Source: A SANE MAP - My Journey in Recovery from Addiction.
Click here to get this FREE ebook from the WebStore
Day 2: Desiring Things To Be Different
It is quite likely that you have abused alcohol/substance because you wished things to be different; your own circumstances, the state of the country, the state of the world.
Many people who wish things were different are idealists, wishing to see more good in themselves, in others, in the world. Quite often we wish to run away from reality because we wish things were better – peace, greater harmony, both in our lives and generally.
It is a very fine attribute to desire greater good in ourselves and in the world. However, as we have surely found out, alcohol/substance-abuse does not improve anything at all. It may help us to escape reality for a while, but we always wake up to the not so nice self and world and have to face it. Alcohol/substance-abuse certainly does not strengthen us to improve any situation.
All conditions can only improve by improving ourselves, that’s where everything starts.
We know that when alcohol/substance is not an abusive factor in our lives, we are far stronger, more confident and able to tackle problems and strive to improve things.
“The People Who Change the World Are People Who Have Taken IMPOSSIBLE Out Of Their Dictionaries” – Myles Munroe
Click here to get the book "Active Acceptance" from the WebStore
The major religions and philosophies teach us that LOVE is paramount. Yet we see so much in the world that bears testimony to its non-application. We are taught to love our neighbours, even our enemies; we really struggle with that one.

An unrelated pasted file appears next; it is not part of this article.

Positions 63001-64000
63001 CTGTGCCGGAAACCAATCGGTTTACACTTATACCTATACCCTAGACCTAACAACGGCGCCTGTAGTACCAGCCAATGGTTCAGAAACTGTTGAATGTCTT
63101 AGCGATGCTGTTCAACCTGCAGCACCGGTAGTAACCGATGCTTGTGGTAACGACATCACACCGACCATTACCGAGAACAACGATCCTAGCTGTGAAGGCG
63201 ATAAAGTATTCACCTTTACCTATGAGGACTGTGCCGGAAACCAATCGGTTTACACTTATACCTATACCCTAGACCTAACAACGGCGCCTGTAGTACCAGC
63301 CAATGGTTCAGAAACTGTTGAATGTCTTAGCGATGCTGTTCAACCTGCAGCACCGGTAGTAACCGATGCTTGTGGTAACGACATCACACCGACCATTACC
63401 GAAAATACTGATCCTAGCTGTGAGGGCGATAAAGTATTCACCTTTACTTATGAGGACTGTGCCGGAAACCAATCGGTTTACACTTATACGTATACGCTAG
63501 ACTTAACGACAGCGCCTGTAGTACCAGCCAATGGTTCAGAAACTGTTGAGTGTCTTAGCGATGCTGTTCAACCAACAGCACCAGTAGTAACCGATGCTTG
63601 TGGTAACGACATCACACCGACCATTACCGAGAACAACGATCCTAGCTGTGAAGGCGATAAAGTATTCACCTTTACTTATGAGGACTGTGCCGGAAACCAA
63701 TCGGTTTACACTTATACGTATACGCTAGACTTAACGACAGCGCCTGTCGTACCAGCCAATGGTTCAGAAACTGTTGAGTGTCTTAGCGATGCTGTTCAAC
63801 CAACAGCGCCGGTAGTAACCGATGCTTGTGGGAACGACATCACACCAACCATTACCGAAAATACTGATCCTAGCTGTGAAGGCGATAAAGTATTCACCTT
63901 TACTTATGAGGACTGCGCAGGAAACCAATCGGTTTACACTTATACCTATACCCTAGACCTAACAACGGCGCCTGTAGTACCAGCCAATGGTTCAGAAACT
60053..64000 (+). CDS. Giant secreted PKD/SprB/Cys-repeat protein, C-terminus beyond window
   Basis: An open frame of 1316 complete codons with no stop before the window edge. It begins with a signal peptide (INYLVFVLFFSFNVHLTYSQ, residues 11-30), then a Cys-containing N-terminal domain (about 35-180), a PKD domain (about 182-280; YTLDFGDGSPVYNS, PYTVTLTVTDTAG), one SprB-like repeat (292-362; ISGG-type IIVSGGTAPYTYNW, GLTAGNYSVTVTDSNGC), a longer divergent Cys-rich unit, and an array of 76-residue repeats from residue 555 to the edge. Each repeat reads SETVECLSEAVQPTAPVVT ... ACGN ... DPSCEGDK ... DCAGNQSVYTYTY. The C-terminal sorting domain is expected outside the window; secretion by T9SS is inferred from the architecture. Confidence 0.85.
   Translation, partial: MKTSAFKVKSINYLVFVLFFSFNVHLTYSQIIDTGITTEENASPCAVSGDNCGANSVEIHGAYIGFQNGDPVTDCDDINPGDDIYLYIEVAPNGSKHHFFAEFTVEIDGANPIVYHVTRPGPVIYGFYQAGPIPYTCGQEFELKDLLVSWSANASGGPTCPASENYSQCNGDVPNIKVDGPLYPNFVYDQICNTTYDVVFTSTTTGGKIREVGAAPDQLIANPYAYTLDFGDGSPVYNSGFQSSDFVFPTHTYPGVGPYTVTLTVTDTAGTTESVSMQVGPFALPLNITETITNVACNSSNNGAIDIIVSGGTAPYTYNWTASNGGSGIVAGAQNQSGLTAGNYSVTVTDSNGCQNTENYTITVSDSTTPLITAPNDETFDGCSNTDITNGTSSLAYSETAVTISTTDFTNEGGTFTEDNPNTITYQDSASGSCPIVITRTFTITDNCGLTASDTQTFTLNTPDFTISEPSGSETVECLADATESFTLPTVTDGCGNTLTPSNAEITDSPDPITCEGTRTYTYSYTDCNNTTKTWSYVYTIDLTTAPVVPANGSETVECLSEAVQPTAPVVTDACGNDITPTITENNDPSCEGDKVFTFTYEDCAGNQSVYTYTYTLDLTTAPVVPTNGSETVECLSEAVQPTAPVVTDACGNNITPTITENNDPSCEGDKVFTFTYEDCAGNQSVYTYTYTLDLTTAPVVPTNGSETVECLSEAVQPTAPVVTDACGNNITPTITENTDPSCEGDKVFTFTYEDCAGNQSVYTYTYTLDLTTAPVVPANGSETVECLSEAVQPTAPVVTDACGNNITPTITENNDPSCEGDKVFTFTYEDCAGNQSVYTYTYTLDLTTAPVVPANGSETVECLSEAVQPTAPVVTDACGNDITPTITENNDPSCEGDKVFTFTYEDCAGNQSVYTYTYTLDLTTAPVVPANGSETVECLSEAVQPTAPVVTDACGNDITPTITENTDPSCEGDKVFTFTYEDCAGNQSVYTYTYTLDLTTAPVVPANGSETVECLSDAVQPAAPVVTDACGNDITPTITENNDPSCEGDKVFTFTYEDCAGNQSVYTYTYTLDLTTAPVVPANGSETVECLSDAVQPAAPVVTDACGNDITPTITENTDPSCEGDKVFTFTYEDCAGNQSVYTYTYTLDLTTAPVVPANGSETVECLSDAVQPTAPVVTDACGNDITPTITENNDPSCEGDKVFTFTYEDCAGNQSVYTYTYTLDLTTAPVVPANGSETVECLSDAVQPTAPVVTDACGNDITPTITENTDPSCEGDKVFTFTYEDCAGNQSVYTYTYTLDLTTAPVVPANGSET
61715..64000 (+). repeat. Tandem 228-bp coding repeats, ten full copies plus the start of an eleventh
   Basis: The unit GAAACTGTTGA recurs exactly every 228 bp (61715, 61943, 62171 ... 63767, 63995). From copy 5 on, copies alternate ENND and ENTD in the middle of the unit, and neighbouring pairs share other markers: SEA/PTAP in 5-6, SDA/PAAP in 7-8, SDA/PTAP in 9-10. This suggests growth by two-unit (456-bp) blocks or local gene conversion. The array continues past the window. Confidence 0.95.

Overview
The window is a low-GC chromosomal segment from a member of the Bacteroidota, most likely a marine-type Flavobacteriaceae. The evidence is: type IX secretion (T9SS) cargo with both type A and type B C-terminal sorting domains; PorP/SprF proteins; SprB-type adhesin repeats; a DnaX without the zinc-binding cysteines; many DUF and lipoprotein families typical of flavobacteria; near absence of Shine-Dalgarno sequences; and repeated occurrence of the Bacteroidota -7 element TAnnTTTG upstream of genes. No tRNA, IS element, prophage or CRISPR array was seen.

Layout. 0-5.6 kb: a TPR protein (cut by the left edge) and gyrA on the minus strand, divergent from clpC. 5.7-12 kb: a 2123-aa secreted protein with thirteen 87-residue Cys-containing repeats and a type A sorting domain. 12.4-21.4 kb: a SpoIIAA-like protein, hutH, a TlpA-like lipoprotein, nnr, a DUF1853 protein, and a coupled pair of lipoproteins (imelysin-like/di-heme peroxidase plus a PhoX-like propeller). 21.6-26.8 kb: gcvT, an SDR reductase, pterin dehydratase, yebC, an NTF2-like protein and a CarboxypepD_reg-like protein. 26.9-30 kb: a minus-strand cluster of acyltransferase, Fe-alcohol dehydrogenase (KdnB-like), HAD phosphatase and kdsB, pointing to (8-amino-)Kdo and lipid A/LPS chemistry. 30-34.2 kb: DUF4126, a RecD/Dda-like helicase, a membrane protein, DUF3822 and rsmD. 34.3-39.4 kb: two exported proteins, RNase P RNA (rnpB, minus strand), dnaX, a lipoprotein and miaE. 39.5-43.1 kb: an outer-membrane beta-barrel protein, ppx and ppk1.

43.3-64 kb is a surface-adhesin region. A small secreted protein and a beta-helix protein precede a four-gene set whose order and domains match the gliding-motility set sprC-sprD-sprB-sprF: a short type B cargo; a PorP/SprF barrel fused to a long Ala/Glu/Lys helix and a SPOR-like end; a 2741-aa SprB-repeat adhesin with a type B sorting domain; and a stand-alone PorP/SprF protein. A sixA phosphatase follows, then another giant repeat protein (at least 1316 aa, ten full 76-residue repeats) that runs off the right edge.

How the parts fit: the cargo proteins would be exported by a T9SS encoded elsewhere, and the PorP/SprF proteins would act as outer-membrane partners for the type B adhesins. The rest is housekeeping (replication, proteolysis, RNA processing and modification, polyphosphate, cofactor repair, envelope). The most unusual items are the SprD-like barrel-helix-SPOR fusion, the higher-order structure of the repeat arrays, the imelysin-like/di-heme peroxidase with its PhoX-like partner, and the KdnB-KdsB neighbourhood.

What to do? As Mahatma Ghandi is quoted as saying, “Be the change you want to see.” It all starts with us, with you and with me. I, Rex Hillier, am paying lip service to this if I do not at least make sincere efforts to practice this maxim. I emphasise efforts as it is an ongoing struggle to be this change. And doing is even more difficult. It is far easier to think about loving someone than actually doing it through our behaviour.
And so, as always, the best place to start is with ourselves. Love yourself. Some would say this is selfish, that we should concentrate on loving others. I suggest though that it is rather a selfless approach in that when we love ourselves as fully as we can, we are able to love others more often and more deeply. When we have more we are able to give more — Love.
If we really struggle with this love, either for ourselves or others, we can rather at least begin to like ourselves or others. At the very least we can begin from a neutral standpoint, a position of acceptance, which is much better than one of dislike or even hate. From there we can move on to liking and eventually to loving. It may be a long process, but is worth the perseverance for its beneficent outcomes.
I am a Personal Development Consultant, Life Coach, Author and Speaker. I live in Cape Town, South Africa.